What does it take to make your business website successful? You basically need to think through everything–from the design to the content to marketing. Everything needs to be considered and done right if the website is to succeed.
While it’s tempting to think of web design as an art, it’s far more. Art alone is designed to stimulate the senses, provoke thoughts, evoke feelings, and stir reflections. A business website has to go beyond aesthetics and embrace functionality.
In other words, a business website isn’t just about layout and font styles and graphics; it isn’t just about the contributions of the members of a design agency. Others specialties are involved, too. A copywriting agency has to shape the narrative and a social media marketing agency to create an integrated strategy to build strong brand awareness. Ultimately, then, everything that goes into a business website has to drive conversions.
So how does one combine all these disparate elements together, fusing them into a unified whole that works to achieve a common purpose?
Here are 3 big ideas to create a successful business website, one that succeeds in its mission to win customers over and deliver satisfaction:
1. Set Clear, Distinct Goals
Every good website starts with a goal; without one, you have no sense of direction. Moreover, the goal has to be clear. Anyone reading it should be able to immediately understand the goal. It should also be distinct, unique to a particular business, rather than generic, something that could apply to any business.
Is the purpose of the website to inform, entertain, or provide access to a product or service; to increase subscribers to a newsletter; to increase membership to a service; to decrease bounce rates; or to engage more readers, encouraging them to participate in a dialogue or a vision?
While there may be more than one purpose, you will achieve the best results by focusing on one primary idea and render other ideas secondary.
The goal will affect the design of the website. If its purpose is to provide information, choose a minimalist interface. If its purpose is to increase sociability, choose colorful graphics to set the mood of conviviality and sharing. If it’s purpose is to sell products, choose a design that makes it easy to shop, making it easy to compare and contrast, estimate total costs, and research product details.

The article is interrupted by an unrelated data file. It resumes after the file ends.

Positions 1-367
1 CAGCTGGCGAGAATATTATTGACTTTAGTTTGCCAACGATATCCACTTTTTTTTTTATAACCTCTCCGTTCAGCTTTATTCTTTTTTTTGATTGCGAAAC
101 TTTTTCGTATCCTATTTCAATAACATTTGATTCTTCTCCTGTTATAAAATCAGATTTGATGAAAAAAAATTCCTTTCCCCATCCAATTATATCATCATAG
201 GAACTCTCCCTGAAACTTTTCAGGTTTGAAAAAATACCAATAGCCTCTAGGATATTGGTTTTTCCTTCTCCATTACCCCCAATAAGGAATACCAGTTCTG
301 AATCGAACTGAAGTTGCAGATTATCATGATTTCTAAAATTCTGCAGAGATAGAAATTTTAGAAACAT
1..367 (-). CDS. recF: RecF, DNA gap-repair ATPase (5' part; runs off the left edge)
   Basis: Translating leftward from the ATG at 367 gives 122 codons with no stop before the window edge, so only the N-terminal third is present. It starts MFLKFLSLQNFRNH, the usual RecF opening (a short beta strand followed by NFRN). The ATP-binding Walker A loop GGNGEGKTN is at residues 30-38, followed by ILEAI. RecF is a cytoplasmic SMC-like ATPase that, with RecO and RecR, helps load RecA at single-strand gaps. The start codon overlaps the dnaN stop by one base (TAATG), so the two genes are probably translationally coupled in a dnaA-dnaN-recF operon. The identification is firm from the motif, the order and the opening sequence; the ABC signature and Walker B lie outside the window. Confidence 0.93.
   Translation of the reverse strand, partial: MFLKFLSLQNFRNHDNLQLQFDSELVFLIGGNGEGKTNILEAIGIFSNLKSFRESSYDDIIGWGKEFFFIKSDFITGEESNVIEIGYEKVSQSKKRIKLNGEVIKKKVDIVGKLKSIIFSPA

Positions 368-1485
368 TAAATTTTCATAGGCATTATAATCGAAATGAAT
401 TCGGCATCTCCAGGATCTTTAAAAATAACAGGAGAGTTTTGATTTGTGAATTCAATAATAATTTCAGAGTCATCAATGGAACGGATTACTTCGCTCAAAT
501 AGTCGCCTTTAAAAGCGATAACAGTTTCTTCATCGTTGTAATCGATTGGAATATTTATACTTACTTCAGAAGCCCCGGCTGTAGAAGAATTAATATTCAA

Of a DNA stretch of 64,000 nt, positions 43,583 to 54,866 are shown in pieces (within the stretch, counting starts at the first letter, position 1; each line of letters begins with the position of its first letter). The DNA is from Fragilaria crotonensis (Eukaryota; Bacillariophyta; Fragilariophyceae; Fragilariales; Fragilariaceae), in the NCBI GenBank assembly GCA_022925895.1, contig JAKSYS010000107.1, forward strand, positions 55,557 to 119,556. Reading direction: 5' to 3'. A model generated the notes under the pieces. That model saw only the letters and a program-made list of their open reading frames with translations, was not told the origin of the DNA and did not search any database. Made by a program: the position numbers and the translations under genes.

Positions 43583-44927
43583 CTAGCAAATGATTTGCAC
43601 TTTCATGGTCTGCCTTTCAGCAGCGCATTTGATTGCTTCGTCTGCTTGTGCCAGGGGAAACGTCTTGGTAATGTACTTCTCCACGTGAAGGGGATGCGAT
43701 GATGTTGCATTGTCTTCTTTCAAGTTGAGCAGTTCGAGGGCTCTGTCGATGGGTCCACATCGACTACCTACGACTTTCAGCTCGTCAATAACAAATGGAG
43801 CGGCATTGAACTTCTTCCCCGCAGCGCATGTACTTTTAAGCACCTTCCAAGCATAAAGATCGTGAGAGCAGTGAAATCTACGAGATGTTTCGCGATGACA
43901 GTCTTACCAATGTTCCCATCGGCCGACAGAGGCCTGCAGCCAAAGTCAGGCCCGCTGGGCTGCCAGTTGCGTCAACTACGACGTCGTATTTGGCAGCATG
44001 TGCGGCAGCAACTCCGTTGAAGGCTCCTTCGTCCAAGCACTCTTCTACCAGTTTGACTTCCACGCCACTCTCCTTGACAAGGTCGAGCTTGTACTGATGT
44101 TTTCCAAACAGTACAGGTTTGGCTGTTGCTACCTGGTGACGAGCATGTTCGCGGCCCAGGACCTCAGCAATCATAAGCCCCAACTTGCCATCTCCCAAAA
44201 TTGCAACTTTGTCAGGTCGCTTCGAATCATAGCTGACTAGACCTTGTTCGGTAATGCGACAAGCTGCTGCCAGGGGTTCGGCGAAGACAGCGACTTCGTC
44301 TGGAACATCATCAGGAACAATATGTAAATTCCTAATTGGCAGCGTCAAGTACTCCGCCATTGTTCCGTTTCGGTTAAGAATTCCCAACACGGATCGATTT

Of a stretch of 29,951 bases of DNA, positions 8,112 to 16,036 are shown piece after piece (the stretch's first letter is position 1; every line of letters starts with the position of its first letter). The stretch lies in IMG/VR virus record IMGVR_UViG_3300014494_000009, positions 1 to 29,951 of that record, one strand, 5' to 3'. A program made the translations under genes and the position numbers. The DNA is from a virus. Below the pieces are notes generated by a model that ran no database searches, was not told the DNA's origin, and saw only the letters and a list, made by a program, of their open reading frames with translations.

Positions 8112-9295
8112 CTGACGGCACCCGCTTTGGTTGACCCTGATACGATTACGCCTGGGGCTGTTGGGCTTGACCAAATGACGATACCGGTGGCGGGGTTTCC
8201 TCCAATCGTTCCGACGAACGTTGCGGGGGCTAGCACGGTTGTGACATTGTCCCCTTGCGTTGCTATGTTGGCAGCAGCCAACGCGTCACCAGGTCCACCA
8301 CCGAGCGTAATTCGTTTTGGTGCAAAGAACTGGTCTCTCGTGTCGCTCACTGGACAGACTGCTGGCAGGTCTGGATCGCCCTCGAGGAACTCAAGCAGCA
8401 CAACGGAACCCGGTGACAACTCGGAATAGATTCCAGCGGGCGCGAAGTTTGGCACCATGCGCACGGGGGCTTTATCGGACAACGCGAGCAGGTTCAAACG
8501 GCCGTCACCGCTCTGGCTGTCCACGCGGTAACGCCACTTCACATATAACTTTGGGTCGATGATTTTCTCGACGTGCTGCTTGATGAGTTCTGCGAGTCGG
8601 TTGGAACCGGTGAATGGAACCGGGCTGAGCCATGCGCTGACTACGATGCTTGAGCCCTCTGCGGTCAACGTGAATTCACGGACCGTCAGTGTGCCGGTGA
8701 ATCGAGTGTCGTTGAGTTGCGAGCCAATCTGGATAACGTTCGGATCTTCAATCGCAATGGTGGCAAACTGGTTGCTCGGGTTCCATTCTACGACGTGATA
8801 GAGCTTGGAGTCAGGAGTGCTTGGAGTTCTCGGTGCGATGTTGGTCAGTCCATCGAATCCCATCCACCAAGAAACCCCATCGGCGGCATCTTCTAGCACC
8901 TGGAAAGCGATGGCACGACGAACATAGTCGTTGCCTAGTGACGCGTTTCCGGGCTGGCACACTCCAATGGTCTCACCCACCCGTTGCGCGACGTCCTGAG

2. Get To Know Your Audience
If you don’t have a customer avatar, then that is the first thing to develop. The more clearly you understand the demographics and psychographics of your audience, the more you can decide on typography, type of images, tone of voice, and so on. Your visitor should feel right at home when they land on your website because you speak their language via the various elements you use.
However, even if you do have a clear idea about your target audience, continue to find ways to get to know them better. You can engage them through a blog that encourages comments, social media buttons to encourage sharing, and live presentations at places like Google Hangout to encourage dialogue. In other words, by finding ways to engage your audience and getting feedback on what they like and don’t like, you can gradually tweak your website to more closely match their interests and desires.
3. Create Your Brand Image
Just as you want a clearer understanding of your audience, they, too, want to know you better. This means you have to display a consistent “persona.” For instance, Apple’s persona is aesthetic. All their products have minimalist architecture. Even the missing bite out of their apple logo is telling you about their emphasis on good taste. Meanwhile, Coca-Cola’s persona is all about being happy, spontaneous, and carefree. Where do we get these ideas? Why do we think of business entities as if they were people with distinct personalities? Successful businesses consistently use words, symbols, and colors to keep repeating a message about how they want you to think about them. So determine your brand image based on your niche. Choose colors, words, layouts, etc, consistent with the image you want to convey.
It’s important to recognize that your website is never complete but always a work-in-progress. As you measure the results you’re getting from your advertising campaigns, as you learn more about the niche you’re in, and as you understand your audience better, your website will evolve, too. You’ll start to create better content, sell more relevant products, and deliver greater customer satisfaction.
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